Friday, October 10, 2014
Anthology Review: Shifting Shadows: Stories from the World of Mercy Thompson by Patricia Briggs
Title: Shifting Shadows: Stories from the World of Mercy Thompson
Author: Patricia Briggs
Rating: 4 Stars
Shifting Shadows is a definite must for fans of Mercy Thompson--no doubt about it. It opens with a relatively long tale--nearly novella length--which covers the initial meeting between Sam and Ariana. While it is often difficult for readers (at least myself) to tear away from the perfection that is Adam Hauptman, I truly adored the fact that this collection dares to give us the back stories of characters we've been curious about. Sam and Ariana's tale, though not one I'll likely ever find myself re-reading, is a powerful story with unexpected depth. Much later in the anthology, we re-visit this couple and understanding their past gives their present a rich undertone.
With the exception of "Silver", the majority of my favorite short stories from this novel are ones that have been published elsewhere. "Alpha & Omega" is stunning, as always, especially upon re-read. Tom's story with the blind witch (whose name I'm blanking on at the moment, sorry!) is just as compelling in its subtleties as I remembered. Of course, Kyle and Warren's story is unforgettable (that cowboy line though!). The last three short stories surround Mercy herself. Shortly following Night Broken she finds herself on a mission to dispel a ghost--and what a creepy ghost it is! I didn't expect to enjoy this tale as much as I did but, naturally, even the short presence of Adam Hauptman made my day.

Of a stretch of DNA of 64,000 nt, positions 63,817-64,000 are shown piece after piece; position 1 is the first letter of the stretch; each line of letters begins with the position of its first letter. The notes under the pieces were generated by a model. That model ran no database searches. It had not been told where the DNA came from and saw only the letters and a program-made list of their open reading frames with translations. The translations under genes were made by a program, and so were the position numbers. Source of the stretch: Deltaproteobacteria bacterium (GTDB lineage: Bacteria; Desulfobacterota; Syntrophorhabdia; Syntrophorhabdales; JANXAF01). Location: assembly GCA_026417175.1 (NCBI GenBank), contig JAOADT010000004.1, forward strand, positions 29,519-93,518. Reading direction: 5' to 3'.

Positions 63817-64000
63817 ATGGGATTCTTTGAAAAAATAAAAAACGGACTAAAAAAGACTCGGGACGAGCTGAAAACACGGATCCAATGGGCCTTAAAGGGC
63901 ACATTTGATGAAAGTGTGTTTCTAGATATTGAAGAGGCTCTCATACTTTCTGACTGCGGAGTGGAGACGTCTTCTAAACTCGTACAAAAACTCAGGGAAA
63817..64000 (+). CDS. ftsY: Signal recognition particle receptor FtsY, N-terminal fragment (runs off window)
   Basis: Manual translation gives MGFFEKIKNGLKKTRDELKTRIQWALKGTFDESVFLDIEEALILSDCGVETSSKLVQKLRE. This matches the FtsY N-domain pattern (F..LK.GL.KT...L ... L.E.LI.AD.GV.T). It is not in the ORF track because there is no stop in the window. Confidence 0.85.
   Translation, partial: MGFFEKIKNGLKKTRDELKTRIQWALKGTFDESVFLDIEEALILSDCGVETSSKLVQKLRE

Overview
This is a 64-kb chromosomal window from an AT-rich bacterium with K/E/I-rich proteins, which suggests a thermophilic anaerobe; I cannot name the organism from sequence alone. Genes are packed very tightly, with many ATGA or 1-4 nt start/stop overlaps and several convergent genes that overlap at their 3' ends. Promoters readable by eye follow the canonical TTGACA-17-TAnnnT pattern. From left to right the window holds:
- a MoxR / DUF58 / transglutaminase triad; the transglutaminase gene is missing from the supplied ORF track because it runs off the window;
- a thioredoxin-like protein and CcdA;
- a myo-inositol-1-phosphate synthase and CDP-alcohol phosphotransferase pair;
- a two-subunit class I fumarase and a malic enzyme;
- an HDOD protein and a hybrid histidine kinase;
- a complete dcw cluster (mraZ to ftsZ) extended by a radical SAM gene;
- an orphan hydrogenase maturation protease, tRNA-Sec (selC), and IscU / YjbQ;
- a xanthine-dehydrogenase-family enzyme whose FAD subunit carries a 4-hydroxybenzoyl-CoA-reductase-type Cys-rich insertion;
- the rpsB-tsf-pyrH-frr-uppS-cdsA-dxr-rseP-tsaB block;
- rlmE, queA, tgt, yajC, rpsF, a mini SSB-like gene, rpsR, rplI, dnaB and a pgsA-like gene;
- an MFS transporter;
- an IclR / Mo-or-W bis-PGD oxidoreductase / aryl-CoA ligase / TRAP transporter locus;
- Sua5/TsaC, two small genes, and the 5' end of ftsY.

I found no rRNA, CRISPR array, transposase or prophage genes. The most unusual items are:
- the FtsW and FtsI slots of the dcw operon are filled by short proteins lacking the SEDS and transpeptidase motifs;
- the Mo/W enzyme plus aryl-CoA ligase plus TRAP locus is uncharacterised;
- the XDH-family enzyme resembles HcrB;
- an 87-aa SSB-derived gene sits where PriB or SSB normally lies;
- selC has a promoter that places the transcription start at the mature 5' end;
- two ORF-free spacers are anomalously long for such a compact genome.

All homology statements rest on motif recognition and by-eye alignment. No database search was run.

Speaking of our resident werewolf, Adam's appearance in the last two tales--outtakes from Silver Borne and Night Broken--were utterly rewarding. It's often difficult to situate a reader in an isolated outtake, especially as I've read the majority of this series quite awhile ago, but Briggs manages to involve her reader completely in the world, time period, and situation she creates. Moreover, it would be remiss of me to ignore the brilliant and to-the-point synopses Briggs provides readers in the beginning of each short story. Not only does she inform us of where in the Mercy-verse each story falls, but she also gives us insider information on the creation of the novellas, which I always enjoy.
Shifting Shadows would not be the strong volume it is without the presence of Asil thrown cleverly into the middle of the anthology. While I'd have cherished a tale of Asil's mate, I grew to thoroughly enjoy the tale Briggs weaved for him and found myself missing it when it finished. Ultimately, this collection is full of depth, character growth, and back stories that only enrich our understanding of the world Briggs has built. If nothing else, it enables us to see that the extent of Briggs's imagination has only briefly been touched and that, as readers, we are still in for such a treat regarding future Mercy installments. I, for one, cannot wait. (I already need more Adam Hauptman in my life!)